My dairy cow gave birth to twins – both females two years ago. I was delighted to receive the pair and was impressed when I noted an increase in milk production from the mother. However, I noted that the mother also became thin, took long to conceive again and when it gave birth the third time the calf was weak and milk production dipped further. I have since sold the cow for fear that its condition may worsen. Initially I thought twining is a good thing to a farmer but I am now learning that it is a loss. Kindly educate us on this... [Moses Sande, Trans Nzoia]
Dear Mr Sande, thank you for reading the pullout and for your feedback. You have raised a pertinent issue that has puzzled researchers. Whether it is a ‘blessing’ or a ‘curse’ when a cow gives birth to twins. On face value, it looks like a great occurrence. But the fact that it is a rear occurrence in cattle or uniparous animals (animals that generally give birth to one young one), means it may be a cause for concern.
Why twinning happens
Twinning is especially a good thing for animals that are traditionally uniparous. Twining is a factor of genetics but hormonal treatment can trigger it. Similarly, it can happen when reproduction technology is used like Embryo Transfer. Through these reproductive technologies, animals are induced to release more than one egg which are either fertilised internally inside the animal (in vivo) or outside the animal in labs (in vitro). In cows though twinning is uncommon, in dairy breeds it does occur in their second calving. Twins can either be identical (monozygotic from one egg) or can result from two different eggs – fraternal (dizygotic).
Advantages of twining include a higher number of calves or reproduction by the dam. Cows that have twinning have been found to produce more milk compared to those that have single birth.
But are there any disadvantages associated with twinning in cows? Yes. Research has shown a number of challenges that come with twinning in cows. Twin feotuses present a delicate development process as they share the blood supply in the womb.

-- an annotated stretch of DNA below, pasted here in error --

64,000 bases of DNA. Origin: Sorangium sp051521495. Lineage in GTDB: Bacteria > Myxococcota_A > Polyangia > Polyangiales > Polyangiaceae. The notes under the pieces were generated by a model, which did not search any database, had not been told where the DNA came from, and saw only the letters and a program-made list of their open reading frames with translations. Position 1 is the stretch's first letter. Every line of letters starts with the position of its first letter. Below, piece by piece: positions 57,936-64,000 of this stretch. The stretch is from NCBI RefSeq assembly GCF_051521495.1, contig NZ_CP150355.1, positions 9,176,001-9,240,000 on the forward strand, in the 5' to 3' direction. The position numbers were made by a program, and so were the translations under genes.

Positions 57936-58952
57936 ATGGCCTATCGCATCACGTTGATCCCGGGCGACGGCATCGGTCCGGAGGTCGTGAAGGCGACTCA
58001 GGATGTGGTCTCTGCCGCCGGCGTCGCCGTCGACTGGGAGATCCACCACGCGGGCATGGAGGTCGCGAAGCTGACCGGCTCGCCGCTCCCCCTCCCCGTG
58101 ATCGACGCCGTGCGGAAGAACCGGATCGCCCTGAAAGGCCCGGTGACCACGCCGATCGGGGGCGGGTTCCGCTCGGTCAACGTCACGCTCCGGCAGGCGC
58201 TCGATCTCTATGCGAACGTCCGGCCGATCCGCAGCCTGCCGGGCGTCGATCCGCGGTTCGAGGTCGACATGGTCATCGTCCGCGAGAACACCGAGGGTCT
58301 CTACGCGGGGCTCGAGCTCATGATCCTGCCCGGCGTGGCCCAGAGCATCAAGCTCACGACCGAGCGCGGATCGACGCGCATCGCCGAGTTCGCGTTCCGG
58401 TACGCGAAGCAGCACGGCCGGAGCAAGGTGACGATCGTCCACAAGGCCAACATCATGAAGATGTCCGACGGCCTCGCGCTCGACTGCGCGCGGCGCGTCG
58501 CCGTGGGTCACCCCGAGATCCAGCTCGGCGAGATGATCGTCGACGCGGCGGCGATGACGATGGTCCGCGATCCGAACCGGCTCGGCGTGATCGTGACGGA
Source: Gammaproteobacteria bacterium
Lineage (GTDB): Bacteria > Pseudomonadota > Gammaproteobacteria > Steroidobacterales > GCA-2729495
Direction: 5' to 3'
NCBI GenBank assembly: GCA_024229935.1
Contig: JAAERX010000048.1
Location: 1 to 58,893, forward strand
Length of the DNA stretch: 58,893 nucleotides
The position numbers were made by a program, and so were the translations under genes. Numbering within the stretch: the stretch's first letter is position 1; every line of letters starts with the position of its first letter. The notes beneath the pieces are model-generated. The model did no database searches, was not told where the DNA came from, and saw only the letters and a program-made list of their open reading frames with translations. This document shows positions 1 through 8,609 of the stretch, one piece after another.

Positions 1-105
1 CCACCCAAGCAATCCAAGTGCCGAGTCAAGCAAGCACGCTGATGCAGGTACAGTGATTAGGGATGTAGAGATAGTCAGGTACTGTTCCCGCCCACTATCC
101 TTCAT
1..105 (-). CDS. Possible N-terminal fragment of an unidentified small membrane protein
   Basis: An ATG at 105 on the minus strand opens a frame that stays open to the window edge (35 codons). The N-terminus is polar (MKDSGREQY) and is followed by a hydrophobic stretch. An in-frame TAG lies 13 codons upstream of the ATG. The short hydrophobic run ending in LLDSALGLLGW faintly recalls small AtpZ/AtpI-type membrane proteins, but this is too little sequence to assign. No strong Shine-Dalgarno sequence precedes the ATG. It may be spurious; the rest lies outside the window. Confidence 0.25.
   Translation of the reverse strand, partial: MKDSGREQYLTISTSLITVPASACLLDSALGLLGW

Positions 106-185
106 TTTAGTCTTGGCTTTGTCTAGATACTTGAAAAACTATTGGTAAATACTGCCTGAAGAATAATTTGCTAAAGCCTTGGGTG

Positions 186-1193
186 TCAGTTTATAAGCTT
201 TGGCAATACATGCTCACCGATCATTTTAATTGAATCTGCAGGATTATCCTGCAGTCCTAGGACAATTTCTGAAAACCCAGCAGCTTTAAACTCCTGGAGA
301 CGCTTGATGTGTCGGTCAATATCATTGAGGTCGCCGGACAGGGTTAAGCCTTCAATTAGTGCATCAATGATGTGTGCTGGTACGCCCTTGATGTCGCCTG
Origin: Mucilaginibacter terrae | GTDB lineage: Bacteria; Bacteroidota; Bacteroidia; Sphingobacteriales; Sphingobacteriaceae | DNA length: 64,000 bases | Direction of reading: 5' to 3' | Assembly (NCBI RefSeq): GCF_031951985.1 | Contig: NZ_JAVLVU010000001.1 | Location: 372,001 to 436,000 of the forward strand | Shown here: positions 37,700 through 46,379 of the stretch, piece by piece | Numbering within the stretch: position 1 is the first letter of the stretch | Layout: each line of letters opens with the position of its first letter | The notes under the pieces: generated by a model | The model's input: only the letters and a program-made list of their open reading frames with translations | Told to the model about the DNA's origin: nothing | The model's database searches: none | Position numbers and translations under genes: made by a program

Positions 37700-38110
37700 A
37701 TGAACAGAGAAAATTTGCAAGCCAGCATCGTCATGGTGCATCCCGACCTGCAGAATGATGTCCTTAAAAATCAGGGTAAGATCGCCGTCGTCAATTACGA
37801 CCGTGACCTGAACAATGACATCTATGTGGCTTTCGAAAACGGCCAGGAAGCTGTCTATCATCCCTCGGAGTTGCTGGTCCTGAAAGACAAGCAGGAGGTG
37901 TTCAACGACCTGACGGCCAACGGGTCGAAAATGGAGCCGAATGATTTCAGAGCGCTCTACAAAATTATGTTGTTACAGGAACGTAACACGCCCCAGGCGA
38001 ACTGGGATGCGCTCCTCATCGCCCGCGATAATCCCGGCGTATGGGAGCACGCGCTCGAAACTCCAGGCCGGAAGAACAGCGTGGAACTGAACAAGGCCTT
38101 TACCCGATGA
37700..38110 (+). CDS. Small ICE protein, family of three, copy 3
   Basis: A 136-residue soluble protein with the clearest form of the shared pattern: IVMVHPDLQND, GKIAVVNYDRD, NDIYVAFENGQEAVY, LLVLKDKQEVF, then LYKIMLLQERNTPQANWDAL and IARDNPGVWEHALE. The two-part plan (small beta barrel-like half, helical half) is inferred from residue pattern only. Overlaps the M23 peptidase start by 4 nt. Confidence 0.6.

If the twins are of a different sex – male and female – up to 50 per cent result in Freemartins where the female calve picks male characteristics and will be infertile. That aside feotal deaths and abortions are common with twin pregnancies in cows.
Difficult birth and retained afterbirth is a common problem with dams carrying twin pregnancies. Calf abandonment is relatively higher in cows that have twins and subsequent calf mortalities. Weight at weaning is also low for twins which predisposes most twin calves to early mortalities. The dam will take a bit longer to get back to cycle increasing the inter-calving length.
Even if genetic selection for twining was done; it has shown to have low heritability score and low repeatability. Therefore, embryo transfer is the only means of quickly utilising the good genetics of a superior cow. Look out for a comprehensive article on embryo transfer in future.
[The writer is the Vet of the Year Award winner and works in the Division of Communication and Vet Advisory Services within the Directorate of Veterinary Services; [email protected]]